The Nourisher - Editor’s Blog

When we got married the registry wouldn’t let me put Super Hero as my occupation, they put Home Duties on our marriage certificate instead. But I AM a Super Hero and my Super Hero name is…… The Nourisher.

How to Make Beautiful Broth

By Joanne Hay

A friend’s daughter is recovering from a horrific bike accident. With many broken bones (including the face) and bruises the best thing for her healing right now is bone broth.

While we’ve heard from Sally Fallon about the history and medicinal qualities of bone broth, we haven’t included an actual recipe so here goes.
Bone Broth

Ask your local butcher for a carcass of an ORGANIC chicken or even dog bones for beef broth. You can also keep all the bones from the meat you eat during the week in the freezer and add to your concoction.

Once a week,

Cover the bones with water and add a splash of vinegar. (The acidity will help extract more minerals from the bones). Bring to boil and skim. Add any veges you’d like (this is not necessary, just for taste). Decrease temperature and simmer for 4 hours to 24 hours. The longer you simmer the more minerals you’ll extract.

Keep the broth in the fridge or freezer and serve on its own with salt or use in soups and sauces.

Second recipe (the one I use mostly)

Use a whole ORGANIC chicken. I use the beautiful turkeys‘ wings and necks from the Byron Markets. (Thanks Matthew). Cover with water and simmer with your choice of herbs etc until the flesh is cooked. Remove the whole bird and take the flesh from the bones. Put the bones back into the pot, splash of vinegar and simmer for another 4 to 24 hours.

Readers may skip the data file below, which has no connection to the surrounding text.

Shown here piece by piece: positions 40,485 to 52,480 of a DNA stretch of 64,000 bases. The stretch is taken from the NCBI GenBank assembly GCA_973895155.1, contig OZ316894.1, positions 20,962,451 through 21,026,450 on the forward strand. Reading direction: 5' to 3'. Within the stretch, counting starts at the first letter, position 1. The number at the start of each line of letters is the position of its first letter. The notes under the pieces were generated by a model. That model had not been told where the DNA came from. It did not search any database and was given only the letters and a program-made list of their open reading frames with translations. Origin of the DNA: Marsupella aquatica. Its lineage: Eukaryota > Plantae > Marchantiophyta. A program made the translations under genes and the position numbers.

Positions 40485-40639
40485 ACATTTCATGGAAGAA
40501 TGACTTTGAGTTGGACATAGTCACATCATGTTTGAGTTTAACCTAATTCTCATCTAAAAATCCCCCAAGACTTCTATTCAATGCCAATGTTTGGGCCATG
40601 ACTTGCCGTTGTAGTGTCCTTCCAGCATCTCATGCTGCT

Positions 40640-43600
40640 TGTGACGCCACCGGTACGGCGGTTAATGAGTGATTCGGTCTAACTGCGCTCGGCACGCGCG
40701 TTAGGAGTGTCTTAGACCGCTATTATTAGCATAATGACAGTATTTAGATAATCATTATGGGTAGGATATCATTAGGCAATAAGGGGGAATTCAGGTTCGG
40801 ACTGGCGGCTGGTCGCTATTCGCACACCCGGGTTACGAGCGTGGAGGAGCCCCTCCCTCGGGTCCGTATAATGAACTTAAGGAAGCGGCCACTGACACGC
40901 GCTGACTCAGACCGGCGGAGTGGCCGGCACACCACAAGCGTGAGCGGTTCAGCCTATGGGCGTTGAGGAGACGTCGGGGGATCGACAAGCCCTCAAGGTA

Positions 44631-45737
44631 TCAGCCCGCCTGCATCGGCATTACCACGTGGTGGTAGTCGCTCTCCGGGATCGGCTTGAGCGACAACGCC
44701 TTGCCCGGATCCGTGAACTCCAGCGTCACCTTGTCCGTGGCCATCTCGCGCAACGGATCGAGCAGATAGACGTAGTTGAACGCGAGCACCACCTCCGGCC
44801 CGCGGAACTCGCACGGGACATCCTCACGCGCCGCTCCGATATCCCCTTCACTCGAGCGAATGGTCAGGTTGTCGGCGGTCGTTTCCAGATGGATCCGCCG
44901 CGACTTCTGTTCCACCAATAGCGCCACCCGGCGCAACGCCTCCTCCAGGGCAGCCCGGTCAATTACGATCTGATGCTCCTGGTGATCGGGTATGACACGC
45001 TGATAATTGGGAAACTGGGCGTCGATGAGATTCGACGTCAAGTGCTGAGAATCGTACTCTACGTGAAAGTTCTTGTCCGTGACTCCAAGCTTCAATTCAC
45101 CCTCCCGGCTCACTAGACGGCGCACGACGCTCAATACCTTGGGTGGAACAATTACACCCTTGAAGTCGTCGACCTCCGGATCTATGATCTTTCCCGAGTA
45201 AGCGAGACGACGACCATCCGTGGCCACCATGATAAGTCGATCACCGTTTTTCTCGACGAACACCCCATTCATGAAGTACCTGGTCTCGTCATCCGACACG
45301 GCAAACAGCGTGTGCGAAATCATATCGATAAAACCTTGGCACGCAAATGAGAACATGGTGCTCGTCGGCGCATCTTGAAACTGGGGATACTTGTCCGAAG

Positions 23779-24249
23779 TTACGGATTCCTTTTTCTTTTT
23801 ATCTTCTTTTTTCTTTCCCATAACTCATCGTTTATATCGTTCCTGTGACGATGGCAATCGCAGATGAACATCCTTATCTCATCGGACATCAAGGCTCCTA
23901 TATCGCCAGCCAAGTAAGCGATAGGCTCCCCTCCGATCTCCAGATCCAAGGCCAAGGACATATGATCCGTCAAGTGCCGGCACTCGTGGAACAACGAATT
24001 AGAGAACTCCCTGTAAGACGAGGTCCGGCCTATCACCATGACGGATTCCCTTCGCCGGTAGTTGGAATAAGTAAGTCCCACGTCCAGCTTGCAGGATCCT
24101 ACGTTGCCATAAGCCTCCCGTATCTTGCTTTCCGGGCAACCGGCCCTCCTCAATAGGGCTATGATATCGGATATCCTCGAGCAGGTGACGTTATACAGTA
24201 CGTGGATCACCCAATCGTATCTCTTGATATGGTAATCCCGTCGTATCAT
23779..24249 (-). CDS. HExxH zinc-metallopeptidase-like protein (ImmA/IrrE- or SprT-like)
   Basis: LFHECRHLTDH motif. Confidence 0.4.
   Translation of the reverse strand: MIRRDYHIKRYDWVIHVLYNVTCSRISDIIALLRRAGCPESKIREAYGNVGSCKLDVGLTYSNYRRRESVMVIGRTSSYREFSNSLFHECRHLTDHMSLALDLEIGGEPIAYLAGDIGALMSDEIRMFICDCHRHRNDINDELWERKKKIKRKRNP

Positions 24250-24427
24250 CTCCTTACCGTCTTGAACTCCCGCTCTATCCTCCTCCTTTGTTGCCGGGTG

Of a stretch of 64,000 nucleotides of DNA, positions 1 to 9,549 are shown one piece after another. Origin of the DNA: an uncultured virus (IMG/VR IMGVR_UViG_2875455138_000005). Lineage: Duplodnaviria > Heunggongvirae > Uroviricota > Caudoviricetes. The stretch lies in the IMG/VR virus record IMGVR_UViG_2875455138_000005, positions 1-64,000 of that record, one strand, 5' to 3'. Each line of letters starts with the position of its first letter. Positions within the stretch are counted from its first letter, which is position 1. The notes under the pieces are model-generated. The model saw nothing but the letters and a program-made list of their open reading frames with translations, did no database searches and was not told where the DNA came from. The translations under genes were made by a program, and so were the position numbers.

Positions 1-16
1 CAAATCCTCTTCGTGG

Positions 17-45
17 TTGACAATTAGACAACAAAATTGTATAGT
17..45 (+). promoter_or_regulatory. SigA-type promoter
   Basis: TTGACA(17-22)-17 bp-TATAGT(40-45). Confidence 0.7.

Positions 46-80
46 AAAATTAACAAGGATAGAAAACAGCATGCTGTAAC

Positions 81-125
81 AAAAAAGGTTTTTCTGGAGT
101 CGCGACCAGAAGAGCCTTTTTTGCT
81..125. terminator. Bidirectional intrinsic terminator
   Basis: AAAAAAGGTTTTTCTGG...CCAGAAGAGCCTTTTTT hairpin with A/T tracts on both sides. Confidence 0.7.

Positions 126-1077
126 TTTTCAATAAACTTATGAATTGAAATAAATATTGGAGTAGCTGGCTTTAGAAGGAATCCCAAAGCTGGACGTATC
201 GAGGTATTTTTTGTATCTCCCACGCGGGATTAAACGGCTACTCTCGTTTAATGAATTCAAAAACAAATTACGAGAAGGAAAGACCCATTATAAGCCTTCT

Keep the flesh in the fridge to use for chicken soup, curry, stir fry, parmagiana, whatever. Be sure to use the broth with these recipes. Add the meat after the vegies are cooked - it only needs a warm through so making the meal is quick.

When the broth is done strain it through a colander or strainer into a glass container. Wrap the bones in newspaper and bury them in the ground. Cool the broth. If you’ve made too much broth for your fridge space, you can always reduce it further by boiling it down and freeze it in ice cubes. Add a cube to any meal to jazz up the taste and increase nutrients. I almost always cook rice in broth.

You may find some fat coagulates on top of the broth. This fat is wonderful for cooking potato chips. Scoop it off and cook it over low heat until it stops bubbling to remove all water. It will keep on the bench top for days and in the fridge for weeks if you get rid of all the water component.

Good luck Steve and Noelie healing your little one. And anyone helping bones heal, making babies and children’s bones or helping elder’s with osteoporosis, go the broth!

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Joanne Hay, Editor of Nourished Magazine, Chief Nourisher and Mother of three is very grateful to live in Byron Bay and be able to share all she has learned about Nourishment. She has trained as an Acupuncturist (unfinished), Kinesiologist (finished) and parent (never finished). She serves the Weston A Price Foundation as a chapter leader. She loves sauerkraut, kangaroo tail stew, home made ice cream, her husband Wes and her kids Isaiah, Brynn and Ronin (in no particular order…well maybe ice cream first).